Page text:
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Opinion
Liébano Sáenz
Liébano Sáenz Revisiting the Independents Jorge Castañeda warned there is no independent option for the 2018 elections. But is it possible to meet the objective that him and many others assign to him: destroying the party system?
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Without hesitation or embellishment, Jorge Castañeda warned about there not being a unique independent option for the 2018 elections. It will be impossible to meet the objective that him and many others assign to him: destroying the party system. Former President Vicente Fox launched harsh criticism toward the independents, who he defined as being a possible risk very far from the cure.

The reality is that those players without a party are here to stay. They will be a future alternative and their electoral success will depend on the depletion of the current political regime and how it performs its role. The independents have the virtue of channeling the people’s indignation during these times through votes, but this can only be achieved if it is used as a vehicle to reject the current political arrangement based on parties. Not just any independent is successful nor will they be in every time and place. Efficiency is an unavoidable condition.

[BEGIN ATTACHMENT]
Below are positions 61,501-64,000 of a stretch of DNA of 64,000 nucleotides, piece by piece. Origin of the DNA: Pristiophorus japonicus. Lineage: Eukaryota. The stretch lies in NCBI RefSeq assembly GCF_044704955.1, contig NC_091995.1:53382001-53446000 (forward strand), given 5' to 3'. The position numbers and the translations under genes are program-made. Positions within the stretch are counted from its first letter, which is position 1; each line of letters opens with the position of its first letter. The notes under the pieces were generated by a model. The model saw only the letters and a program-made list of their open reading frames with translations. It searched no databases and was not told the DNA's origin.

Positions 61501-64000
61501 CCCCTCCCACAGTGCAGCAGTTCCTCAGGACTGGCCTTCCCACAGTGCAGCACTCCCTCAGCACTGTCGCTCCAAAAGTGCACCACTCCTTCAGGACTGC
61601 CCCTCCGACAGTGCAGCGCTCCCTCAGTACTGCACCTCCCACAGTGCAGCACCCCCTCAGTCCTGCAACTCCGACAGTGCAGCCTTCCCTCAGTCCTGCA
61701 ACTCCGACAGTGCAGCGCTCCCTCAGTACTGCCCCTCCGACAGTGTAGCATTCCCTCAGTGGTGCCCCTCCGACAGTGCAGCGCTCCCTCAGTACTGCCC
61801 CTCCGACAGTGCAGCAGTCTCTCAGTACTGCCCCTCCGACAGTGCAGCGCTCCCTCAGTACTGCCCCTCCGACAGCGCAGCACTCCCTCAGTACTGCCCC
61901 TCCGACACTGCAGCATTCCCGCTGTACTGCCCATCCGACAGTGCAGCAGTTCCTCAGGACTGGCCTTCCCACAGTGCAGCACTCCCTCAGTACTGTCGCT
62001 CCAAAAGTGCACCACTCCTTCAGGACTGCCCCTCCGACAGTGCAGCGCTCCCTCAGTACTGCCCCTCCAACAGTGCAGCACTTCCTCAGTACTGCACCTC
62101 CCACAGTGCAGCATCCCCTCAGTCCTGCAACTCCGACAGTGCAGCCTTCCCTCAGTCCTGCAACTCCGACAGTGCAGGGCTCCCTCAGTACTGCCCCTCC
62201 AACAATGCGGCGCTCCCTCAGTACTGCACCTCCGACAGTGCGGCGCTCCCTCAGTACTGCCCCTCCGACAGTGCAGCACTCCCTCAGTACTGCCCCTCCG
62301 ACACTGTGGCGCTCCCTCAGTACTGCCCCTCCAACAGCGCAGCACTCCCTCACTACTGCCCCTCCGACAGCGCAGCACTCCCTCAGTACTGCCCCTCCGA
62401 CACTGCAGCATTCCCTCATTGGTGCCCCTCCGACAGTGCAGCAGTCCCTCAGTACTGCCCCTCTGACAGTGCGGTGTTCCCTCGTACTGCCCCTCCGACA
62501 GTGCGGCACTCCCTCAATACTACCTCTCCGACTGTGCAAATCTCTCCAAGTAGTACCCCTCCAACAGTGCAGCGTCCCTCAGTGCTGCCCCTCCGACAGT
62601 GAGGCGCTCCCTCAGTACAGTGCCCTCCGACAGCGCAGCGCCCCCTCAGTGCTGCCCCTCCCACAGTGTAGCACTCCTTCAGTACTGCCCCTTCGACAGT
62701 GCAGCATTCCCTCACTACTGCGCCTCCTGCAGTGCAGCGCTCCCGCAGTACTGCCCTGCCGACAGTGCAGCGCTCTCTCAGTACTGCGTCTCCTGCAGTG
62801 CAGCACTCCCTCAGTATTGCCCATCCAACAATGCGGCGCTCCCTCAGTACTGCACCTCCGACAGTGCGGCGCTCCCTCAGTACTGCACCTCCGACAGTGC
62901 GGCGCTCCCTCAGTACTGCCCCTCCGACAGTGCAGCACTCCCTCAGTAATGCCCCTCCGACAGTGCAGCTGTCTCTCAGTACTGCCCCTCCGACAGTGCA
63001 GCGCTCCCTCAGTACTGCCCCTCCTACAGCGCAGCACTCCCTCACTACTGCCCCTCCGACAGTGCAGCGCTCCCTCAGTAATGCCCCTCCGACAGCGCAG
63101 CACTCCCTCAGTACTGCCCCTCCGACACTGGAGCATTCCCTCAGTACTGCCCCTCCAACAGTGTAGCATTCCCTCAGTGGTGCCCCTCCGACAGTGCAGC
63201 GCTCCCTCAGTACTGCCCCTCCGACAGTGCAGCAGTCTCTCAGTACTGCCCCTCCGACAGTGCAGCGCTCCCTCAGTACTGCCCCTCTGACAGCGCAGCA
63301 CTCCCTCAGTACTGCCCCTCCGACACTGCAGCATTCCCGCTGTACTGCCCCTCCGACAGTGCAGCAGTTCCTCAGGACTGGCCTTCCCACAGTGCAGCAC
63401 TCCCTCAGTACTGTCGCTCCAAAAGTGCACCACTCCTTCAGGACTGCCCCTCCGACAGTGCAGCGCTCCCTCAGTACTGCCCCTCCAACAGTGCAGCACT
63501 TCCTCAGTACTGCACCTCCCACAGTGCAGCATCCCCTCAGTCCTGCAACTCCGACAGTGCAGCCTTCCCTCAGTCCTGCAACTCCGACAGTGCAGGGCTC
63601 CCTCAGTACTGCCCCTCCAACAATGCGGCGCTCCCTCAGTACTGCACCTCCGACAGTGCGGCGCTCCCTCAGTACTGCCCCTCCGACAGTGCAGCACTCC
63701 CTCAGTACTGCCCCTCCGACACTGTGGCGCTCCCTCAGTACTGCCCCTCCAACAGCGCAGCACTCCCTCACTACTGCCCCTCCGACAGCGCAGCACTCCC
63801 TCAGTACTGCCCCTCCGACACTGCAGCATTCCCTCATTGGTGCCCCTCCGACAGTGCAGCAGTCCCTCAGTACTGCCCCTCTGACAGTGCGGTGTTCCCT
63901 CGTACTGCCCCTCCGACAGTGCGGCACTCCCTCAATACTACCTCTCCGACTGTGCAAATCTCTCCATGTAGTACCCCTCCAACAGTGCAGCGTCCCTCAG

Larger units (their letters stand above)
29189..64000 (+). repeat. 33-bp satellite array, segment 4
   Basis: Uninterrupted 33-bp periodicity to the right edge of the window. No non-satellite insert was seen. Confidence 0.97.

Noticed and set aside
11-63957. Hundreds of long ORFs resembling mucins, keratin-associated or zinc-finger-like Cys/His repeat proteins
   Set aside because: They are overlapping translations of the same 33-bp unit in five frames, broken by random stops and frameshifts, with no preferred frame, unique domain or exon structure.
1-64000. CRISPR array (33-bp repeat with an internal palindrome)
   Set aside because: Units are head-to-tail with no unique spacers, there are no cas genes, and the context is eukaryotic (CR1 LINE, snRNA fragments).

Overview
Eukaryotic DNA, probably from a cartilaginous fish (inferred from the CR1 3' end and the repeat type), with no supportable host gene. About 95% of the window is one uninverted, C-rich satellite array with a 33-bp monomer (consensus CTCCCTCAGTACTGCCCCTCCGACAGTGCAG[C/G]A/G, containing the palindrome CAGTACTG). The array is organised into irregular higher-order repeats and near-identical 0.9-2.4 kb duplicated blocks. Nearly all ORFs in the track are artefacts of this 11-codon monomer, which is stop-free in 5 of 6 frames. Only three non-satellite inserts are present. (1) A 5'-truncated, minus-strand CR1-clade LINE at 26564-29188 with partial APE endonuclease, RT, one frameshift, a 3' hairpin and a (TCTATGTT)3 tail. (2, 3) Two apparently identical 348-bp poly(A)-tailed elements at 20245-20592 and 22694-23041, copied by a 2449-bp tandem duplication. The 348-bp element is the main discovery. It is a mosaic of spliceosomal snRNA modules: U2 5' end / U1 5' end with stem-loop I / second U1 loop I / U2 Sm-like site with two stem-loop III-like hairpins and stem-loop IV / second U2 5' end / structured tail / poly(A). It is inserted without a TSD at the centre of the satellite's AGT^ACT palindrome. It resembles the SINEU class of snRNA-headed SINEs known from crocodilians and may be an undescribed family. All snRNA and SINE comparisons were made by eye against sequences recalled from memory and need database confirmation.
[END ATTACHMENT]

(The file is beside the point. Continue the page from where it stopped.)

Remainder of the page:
I agree with many who thing that independent candidates need to be present. There is a reason based in strict democratic justice and dogma: the right to be voted for. Jorge Castañeda was a pioneer in this and today the existence of independent candidates with basic codes for fundamental rights promoted by him, is not within the fabric of justice. I recognize his electoral success and his power to improve the representation system, however, I am much less optimistic when it comes to his democratic abilities.

The independents have already demonstrated that they can win elections, but it still remains to be seen if they can improve the quality of the government. We have to consider the major problem that has to do with representative democracy: a government without parliamentary support that seems unable to solve the problem. The lack of legislative support is a threat that could derive from the confrontation of powers and eventually turn into a government crisis. Modern democracy forcibly requires balance and counterbalance. A president or governor who is faced with legislative power creates an even more serious problem.

Many think that the independents’ record is the formula for dismantling the party system. The two-party system crisis encourages this perception and favors the construction of new party alternatives, like those that have surfaced in Spain with Podemos and Ciudadanos. In Mexico, two options have emerged: Encuentro Social and Morena. The latter is more successful because of Andrés Manuel López Obrador’s influence, who has built an ample base of sympathizers, but it has the limitation of its power resting in one person, which runs the risk of it going astray with time.